Athenian citizen’s wife

Women also wore chitons, sleeveless garments made of linen often sewn at the sides, characterised by rich pleating. The tighter chiton was sleeveless, while the looser chiton had pseudo sleeves. The diploidon was a shorter version of the chiton and reached to the waist.

The peplos, a rectangular woolen shawl draped around the body below the arms and then over the shoulders, was pinned with needles, fibulas, knots or buttons. The top edge was often folded back till the waist. This distinctive women’s clothing could be worn with or without a belt.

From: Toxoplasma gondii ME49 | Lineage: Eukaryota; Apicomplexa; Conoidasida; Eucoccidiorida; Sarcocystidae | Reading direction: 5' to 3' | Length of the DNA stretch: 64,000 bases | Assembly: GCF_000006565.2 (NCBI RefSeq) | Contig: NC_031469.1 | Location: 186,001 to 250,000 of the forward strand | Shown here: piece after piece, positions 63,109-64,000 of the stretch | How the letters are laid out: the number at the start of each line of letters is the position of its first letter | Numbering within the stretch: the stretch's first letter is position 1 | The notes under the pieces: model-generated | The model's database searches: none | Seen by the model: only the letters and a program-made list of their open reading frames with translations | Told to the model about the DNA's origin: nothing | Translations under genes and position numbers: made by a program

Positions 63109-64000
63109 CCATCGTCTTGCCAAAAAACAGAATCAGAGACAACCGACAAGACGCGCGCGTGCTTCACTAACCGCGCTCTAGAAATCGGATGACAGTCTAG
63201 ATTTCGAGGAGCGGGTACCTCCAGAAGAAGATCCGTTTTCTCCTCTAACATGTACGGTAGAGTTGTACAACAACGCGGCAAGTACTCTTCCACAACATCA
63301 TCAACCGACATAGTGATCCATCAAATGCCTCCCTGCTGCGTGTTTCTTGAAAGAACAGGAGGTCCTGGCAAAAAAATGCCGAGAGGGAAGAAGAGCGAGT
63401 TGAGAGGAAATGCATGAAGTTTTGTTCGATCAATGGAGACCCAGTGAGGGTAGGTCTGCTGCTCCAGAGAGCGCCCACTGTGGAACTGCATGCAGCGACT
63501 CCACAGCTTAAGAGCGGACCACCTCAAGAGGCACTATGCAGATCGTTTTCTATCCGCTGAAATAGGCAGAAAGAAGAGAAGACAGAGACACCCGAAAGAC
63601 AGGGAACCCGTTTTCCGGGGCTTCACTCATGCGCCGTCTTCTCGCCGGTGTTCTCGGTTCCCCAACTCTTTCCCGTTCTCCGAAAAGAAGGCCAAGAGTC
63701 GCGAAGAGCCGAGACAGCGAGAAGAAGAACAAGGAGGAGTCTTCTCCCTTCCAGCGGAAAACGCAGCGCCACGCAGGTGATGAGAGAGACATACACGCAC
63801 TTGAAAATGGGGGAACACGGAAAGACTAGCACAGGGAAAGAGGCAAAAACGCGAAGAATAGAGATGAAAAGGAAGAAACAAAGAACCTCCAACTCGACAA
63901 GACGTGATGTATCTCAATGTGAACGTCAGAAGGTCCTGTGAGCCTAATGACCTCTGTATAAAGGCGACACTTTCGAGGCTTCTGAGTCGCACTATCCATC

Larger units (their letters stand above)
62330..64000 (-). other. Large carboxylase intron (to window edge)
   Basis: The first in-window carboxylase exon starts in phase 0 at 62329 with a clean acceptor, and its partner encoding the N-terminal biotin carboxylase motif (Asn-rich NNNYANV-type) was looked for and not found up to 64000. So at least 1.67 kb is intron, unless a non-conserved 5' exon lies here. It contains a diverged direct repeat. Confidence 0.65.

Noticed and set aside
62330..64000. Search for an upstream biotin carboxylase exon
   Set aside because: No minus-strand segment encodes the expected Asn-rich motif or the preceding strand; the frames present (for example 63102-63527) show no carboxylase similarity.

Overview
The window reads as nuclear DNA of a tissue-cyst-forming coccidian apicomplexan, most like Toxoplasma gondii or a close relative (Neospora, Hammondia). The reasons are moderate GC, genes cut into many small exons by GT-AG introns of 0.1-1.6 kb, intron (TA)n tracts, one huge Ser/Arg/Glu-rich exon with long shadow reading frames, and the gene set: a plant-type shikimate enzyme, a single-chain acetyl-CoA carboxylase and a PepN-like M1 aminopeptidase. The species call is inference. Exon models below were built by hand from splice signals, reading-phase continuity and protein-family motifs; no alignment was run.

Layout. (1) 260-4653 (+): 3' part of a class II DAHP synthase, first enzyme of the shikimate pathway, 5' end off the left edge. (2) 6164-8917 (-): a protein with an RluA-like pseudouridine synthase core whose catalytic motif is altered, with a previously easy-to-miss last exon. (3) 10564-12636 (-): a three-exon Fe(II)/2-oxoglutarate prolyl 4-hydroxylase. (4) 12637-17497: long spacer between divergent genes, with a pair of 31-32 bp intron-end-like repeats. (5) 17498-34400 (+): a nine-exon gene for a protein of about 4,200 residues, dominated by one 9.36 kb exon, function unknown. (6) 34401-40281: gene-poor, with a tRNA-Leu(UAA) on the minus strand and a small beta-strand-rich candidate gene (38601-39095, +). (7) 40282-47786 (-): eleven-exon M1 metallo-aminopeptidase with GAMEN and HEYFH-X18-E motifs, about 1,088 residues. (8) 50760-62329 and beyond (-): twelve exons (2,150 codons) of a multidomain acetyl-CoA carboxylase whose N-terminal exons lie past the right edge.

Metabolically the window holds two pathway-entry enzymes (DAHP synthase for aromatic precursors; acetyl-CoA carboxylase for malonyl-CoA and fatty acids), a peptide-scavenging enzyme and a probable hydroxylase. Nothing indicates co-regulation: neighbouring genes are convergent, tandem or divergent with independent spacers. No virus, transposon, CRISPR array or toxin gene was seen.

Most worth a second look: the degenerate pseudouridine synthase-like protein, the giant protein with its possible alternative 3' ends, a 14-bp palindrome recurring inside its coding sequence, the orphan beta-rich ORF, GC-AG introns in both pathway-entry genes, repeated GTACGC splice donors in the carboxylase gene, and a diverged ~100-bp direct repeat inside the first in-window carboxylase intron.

In bad weather, women wore a himation on top of the peplos, an outer larger cloak made of wool. The shawl did not only serve as clothing, but could also be used to cover the head. Unlike men, women never wore the himation alone. Women’s clothing was usually more colourful than that of men. Various natural colours (from plants, animals or minerals) were used to dye some kinds of textiles entirely. Beginning with the classical period, the Greeks used to colour only one band or pattern on clothes.

Ancient Greek women wore a headdress more often than men; it consisted of a wide-brimmed, pointed hat, that protected their wearers against the sun and rain. Hats were usually made of felt.

Women in ancient Greece usually wore their curly hair in buns. They used hair ties, straps and bands to decorate their hair and keep it in place.